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Title: Enhanced Energy Transfer Rate in Solar Wind Turbulence Observed near the Sun from Parker Solar Probe
Authors: Riddhi Bandyopadhyay
M. L. Goldstein
B. A. Maruca
W. H. Matthaeus
T. N. Parashar
D. Ruffolo
R. Chhiber
A. Usmanov
A. Chasapis
R. Qudsi
Stuart D. Bale
J. W. Bonnell
Thierry Dudok De Wit
Keith Goetz
Peter R. Harvey
Robert J. MacDowall
David M. Malaspina
Marc Pulupa
J. C. Kasper
K. E. Korreck
A. W. Case
M. Stevens
P. Whittlesey
D. Larson
R. Livi
K. G. Klein
M. Velli
N. Raouafi
Universite d'Orleans
University of Minnesota Twin Cities
Space Sciences Laboratory at UC Berkeley
University of California, Los Angeles
University of Michigan, Ann Arbor
University of California, Berkeley
University of Maryland, Baltimore County
Queen Mary, University of London
Johns Hopkins University Applied Physics Laboratory
Imperial College London
Mahidol University
The University of Arizona
Smithsonian Astrophysical Observatory
NASA Goddard Space Flight Center
The Bartol Research Institute
University of Colorado Boulder
Keywords: Earth and Planetary Sciences;Physics and Astronomy
Issue Date: 1-Feb-2020
Citation: Astrophysical Journal, Supplement Series. Vol.246, No.2 (2020)
Abstract: © 2020. The American Astronomical Society. All rights reserved.. Direct evidence of an inertial-range turbulent energy cascade has been provided by spacecraft observations in heliospheric plasmas. In the solar wind, the average value of the derived heating rate near 1 au is ∼103 Jkg-1s-1, an amount sufficient to account for observed departures from adiabatic expansion. Parker Solar Probe, even during its first solar encounter, offers the first opportunity to compute, in a similar fashion, a fluid-scale energy decay rate, much closer to the solar corona than any prior in situ observations. Using the Politano-Pouquet third-order law and the von Kármán decay law, we estimate the fluid-range energy transfer rate in the inner heliosphere, at heliocentric distance R ranging from 54 R o˙ (0.25 au) to 36 R o˙ (0.17 au). The energy transfer rate obtained near the first perihelion is about 100 times higher than the average value at 1 au, which is in agreement with estimates based on a heliospheric turbulence transport model. This dramatic increase in the heating rate is unprecedented in previous solar wind observations, including those from Helios, and the values are close to those obtained in the shocked plasma inside the terrestrial magnetosheath.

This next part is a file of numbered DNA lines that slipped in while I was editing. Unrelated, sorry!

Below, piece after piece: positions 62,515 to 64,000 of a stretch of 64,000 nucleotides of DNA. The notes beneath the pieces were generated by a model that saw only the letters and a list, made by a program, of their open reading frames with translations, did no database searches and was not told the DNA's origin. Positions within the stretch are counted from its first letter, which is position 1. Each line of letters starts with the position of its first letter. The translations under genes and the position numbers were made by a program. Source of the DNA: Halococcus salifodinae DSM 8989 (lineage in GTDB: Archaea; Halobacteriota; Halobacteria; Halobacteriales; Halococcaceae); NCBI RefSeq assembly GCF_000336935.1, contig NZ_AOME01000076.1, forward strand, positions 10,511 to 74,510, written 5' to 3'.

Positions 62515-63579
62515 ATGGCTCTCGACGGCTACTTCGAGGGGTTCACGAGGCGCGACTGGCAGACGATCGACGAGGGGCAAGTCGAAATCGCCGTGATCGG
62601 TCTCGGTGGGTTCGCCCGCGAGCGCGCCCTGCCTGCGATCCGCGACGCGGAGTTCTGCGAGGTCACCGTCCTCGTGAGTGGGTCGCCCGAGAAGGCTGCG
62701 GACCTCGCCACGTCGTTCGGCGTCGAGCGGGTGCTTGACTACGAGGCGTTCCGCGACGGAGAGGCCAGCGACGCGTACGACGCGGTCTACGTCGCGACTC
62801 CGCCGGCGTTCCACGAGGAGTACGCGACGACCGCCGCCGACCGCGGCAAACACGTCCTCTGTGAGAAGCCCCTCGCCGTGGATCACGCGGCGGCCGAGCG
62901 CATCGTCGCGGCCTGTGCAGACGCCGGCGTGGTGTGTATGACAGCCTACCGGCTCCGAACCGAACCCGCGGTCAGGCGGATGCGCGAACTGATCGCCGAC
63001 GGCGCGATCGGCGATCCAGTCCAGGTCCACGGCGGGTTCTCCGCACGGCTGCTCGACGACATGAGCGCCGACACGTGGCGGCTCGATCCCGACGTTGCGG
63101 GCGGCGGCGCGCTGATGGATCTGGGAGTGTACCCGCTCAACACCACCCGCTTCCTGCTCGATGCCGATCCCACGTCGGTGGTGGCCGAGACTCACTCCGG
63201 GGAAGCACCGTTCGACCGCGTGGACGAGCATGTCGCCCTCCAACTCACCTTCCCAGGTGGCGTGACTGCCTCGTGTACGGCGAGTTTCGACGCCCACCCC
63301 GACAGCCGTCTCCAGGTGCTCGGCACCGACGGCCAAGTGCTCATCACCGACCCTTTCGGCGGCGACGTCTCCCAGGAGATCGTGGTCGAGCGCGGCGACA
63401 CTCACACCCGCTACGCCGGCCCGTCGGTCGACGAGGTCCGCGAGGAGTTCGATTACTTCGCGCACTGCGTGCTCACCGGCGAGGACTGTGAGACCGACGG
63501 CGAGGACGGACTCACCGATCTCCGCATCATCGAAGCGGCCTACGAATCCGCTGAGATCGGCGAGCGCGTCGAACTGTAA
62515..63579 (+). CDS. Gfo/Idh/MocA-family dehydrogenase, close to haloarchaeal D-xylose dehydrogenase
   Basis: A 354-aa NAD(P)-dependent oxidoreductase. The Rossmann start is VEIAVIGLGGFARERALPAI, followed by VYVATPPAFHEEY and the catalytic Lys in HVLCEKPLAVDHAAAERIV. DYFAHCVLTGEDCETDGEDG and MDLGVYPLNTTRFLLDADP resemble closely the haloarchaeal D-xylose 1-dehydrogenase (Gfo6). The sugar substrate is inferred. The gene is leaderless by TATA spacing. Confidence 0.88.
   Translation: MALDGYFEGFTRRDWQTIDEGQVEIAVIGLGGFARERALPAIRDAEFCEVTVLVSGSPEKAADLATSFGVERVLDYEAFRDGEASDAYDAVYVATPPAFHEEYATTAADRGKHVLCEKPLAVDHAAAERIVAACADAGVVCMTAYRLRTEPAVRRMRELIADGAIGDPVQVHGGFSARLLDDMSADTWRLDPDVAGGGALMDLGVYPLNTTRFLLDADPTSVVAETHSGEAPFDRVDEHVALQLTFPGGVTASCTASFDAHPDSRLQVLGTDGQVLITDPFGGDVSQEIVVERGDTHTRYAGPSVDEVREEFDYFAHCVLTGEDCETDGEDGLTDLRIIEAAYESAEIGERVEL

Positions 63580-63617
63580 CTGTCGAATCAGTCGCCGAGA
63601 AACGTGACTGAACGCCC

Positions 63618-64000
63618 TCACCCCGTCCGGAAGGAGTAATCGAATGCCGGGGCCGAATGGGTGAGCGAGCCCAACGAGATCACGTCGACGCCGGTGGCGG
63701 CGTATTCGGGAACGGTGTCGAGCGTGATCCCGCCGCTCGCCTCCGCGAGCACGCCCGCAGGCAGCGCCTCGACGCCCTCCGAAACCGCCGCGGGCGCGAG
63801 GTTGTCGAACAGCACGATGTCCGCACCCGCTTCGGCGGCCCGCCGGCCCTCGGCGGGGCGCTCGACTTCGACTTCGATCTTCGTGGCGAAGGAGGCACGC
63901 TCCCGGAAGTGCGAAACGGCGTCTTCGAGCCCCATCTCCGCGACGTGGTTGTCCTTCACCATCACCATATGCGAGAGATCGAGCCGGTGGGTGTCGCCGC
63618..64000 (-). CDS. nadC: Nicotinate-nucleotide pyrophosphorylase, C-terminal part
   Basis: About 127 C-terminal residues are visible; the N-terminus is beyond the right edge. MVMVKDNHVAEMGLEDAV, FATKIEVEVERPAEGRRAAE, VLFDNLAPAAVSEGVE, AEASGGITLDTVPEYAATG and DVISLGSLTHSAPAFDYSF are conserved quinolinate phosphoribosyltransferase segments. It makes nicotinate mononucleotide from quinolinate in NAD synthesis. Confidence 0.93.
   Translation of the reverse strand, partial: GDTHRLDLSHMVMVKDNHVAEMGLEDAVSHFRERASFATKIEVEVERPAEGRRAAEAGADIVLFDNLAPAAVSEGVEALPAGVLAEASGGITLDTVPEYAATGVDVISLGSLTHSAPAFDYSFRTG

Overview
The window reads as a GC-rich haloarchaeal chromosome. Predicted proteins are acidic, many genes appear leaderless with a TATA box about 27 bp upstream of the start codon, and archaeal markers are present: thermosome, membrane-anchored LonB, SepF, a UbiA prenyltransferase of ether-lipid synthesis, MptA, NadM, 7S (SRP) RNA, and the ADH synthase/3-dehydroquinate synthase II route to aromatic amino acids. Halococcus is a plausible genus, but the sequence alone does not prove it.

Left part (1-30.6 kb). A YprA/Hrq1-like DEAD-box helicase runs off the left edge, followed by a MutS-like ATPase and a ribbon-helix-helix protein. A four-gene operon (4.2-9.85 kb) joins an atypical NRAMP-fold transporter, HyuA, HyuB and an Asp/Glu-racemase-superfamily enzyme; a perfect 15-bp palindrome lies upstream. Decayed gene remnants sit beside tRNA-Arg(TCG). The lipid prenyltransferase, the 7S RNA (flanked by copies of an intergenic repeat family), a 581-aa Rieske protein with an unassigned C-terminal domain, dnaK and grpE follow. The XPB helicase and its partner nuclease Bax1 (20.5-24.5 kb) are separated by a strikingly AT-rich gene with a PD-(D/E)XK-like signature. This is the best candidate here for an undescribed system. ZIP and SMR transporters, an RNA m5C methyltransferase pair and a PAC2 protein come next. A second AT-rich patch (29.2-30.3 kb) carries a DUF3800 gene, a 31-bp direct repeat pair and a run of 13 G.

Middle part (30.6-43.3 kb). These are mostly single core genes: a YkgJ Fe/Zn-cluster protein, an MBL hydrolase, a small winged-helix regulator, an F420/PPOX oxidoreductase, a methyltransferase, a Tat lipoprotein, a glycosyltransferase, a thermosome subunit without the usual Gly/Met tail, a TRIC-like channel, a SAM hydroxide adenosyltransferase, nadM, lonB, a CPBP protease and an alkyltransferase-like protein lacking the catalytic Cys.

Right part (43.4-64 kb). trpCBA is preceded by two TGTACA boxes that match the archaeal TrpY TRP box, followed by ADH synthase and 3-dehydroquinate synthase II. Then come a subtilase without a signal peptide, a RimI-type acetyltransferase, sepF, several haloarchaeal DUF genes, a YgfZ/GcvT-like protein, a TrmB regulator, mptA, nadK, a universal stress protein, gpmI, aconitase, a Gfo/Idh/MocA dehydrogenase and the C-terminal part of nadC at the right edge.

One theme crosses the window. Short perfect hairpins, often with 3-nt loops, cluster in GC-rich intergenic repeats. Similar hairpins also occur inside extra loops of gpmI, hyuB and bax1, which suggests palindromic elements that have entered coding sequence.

ISSN: 00670049
Appears in Collections:Scopus 2020

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